The Ultimate Guide for Account Executives

The Ultimate Playbook for Account Executives

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Lauren Newalani

Content Writer for Whistle with multidisciplinary experience spanning over a decade.

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If you’re looking to take your business to the next level, you need to have an account executive (AE) on your team. An account executive is a professional who takes charge of the sales process, from identifying potential clients to closing deals. They are responsible for generating revenue and ensuring customer satisfaction. In this Whistle guide, we’ll take a closer look at the role of account executives, the sales process, best practices, and the handover process to account managers.

 

Sales Process Overview

The sales process is the key to success for any account executive. It is a multi-step process that begins with identifying potential clients and ends with closing the deal. Here are the steps involved in the sales process:

 

Steps the SDRs Take

Before an account executive takes over the sales process, a sales development representative (SDR) identifies potential clients and reaches out to them. The SDRs qualify leads and set up appointments with account executives.

 

When and How the Account Executive Takes Over

Once the SDRs have set up appointments, the account executive takes over the sales process. They follow a series of meetings, evaluations, and negotiations to close the deal.

 

Opportunity Stages

The sales process can be broken down into several stages:


Initial meeting: The AE meets with the potential client to discuss their needs, goals, and pain points.

Initial evaluation: The AE evaluates the potential client’s needs and determines whether they are a good fit for the company’s services or products. The client also completes their Ideal Client Profile before moving onto the next stage of the process.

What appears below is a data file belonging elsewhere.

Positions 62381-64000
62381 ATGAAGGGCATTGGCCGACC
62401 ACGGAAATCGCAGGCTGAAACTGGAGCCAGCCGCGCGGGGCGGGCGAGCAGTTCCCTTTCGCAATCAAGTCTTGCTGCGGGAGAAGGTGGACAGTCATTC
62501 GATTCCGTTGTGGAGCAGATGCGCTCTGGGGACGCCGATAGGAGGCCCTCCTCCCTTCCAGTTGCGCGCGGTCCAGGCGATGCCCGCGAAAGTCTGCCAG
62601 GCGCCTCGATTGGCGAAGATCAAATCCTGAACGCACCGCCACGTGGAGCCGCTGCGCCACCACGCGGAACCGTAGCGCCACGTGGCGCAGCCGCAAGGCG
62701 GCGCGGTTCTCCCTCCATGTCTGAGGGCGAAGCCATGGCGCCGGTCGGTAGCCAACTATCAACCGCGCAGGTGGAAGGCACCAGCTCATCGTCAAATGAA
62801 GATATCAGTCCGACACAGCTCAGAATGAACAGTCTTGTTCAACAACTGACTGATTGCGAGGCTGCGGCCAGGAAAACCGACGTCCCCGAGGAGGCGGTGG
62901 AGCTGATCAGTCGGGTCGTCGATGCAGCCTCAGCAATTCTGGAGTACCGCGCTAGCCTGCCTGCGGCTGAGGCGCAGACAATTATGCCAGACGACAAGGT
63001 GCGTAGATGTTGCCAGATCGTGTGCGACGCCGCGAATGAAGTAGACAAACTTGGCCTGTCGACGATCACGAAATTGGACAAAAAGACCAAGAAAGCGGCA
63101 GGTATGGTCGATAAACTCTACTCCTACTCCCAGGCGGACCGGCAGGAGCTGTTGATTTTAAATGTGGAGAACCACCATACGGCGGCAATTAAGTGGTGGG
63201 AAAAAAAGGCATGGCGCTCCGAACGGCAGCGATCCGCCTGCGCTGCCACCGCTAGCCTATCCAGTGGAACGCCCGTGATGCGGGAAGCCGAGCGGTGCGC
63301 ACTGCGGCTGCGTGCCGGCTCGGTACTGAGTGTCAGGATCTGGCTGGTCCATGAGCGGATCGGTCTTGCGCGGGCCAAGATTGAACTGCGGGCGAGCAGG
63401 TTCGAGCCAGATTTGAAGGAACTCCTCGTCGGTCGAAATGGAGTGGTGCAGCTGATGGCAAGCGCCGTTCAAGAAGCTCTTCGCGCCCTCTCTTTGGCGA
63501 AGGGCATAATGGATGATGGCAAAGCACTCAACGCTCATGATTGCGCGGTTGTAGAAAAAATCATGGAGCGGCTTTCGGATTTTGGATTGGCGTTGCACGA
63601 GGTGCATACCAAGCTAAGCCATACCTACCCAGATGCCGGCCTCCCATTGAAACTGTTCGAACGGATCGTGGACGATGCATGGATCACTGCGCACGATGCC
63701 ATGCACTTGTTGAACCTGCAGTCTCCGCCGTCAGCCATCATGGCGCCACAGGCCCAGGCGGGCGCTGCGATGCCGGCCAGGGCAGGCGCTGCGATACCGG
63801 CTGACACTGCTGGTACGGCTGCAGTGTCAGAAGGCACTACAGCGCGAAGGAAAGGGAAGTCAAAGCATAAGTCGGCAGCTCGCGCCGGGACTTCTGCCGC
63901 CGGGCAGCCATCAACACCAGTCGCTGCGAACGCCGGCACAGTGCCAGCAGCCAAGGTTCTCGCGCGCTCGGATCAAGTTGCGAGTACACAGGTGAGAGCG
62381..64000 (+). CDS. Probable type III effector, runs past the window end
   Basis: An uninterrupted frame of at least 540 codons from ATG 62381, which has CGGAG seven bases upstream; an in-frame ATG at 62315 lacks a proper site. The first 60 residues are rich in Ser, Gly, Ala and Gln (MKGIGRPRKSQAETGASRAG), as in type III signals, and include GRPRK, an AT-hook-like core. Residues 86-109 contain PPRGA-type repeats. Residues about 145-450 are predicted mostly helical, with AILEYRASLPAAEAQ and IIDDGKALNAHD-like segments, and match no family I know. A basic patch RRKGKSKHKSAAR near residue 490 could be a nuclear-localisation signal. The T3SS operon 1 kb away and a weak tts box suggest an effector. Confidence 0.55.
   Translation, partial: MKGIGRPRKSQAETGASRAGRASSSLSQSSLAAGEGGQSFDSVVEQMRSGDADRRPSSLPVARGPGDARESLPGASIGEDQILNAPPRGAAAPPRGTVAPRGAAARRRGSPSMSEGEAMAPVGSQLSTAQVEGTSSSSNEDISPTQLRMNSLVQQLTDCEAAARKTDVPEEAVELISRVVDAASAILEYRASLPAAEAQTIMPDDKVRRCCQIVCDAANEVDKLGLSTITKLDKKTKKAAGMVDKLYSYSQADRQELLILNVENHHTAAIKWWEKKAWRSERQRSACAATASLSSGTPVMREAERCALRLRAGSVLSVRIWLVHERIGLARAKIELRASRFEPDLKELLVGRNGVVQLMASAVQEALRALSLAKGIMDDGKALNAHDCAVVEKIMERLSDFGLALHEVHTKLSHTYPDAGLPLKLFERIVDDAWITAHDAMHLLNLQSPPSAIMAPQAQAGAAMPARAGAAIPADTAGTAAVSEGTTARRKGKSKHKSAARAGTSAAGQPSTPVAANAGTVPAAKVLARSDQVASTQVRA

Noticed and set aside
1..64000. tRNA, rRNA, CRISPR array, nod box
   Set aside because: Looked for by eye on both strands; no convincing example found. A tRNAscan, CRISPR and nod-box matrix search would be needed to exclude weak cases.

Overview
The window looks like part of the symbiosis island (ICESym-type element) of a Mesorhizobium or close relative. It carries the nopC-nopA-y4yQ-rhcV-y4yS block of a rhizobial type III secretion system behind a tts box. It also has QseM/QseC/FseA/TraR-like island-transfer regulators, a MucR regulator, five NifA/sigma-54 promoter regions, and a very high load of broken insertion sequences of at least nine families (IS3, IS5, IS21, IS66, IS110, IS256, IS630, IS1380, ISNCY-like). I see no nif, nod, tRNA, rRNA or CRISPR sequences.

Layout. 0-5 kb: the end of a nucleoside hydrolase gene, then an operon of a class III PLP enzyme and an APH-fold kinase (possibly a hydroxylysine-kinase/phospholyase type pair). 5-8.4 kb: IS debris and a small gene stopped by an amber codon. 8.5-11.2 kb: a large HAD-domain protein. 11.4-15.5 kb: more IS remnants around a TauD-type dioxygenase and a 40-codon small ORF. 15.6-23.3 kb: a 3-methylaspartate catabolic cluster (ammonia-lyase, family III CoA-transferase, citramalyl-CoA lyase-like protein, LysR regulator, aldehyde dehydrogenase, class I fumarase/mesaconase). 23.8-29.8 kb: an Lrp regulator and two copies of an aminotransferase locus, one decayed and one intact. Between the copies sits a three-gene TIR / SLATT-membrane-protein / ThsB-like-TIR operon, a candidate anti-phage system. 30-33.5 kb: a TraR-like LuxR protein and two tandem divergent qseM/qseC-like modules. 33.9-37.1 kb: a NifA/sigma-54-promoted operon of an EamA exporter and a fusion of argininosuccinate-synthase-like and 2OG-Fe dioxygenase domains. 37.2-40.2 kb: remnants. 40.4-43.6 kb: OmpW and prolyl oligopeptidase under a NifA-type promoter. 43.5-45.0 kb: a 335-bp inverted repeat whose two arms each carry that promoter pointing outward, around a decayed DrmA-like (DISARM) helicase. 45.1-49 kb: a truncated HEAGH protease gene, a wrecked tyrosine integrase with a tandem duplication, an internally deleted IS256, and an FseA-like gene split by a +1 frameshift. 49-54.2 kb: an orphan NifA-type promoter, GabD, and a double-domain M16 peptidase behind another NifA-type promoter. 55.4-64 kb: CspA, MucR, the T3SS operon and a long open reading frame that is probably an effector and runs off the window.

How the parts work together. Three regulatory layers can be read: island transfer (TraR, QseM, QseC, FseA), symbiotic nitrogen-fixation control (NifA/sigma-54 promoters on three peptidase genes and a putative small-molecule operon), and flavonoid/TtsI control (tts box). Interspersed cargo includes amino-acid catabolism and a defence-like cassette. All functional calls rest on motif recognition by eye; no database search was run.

Formal evaluation: The AE and the client engage in a more in-depth discussion about the company’s services or products. During this stage at Whistle, we use our Math of Sales calculator to identify lead sources, revenue goals and the number of SDRs required. Once that is done, an executive proposal is created.

Proposal/negotiation: The AE presents a proposal to the client and negotiates the terms of the deal.

Verbal approval: Once the client agrees to the proposal, the AE receives verbal approval.

Closed won: The deal is closed, contracts are signed and the prospect officially becomes a customer.

Best practices: There are several best practices that an AE can follow to ensure the success of their sales process. Here are a few:

  • Know who your ICP is: It is crucial to know your Ideal Customer Profile (ICP) and target those clients who fit that profile.
  • Key buyer personas: Understanding the key buyer personas of your target audience is essential for effective communication and closing deals.
  • Use the best channel for each persona: Use the appropriate communication channels for each buyer persona. For example, use email for some, and phone calls for others.
  • Messaging: Tailor your messaging to the needs and pain points of each client.
  • Timing: Timing is everything. Follow up with clients at the right time to maintain their interest.
  • Managing the leads on HubSpot: Ensure that all relevant information about the client is entered into HubSpot and that it is up-to-date.
  • Best practices may also include video messaging should it be a viable solution for the client.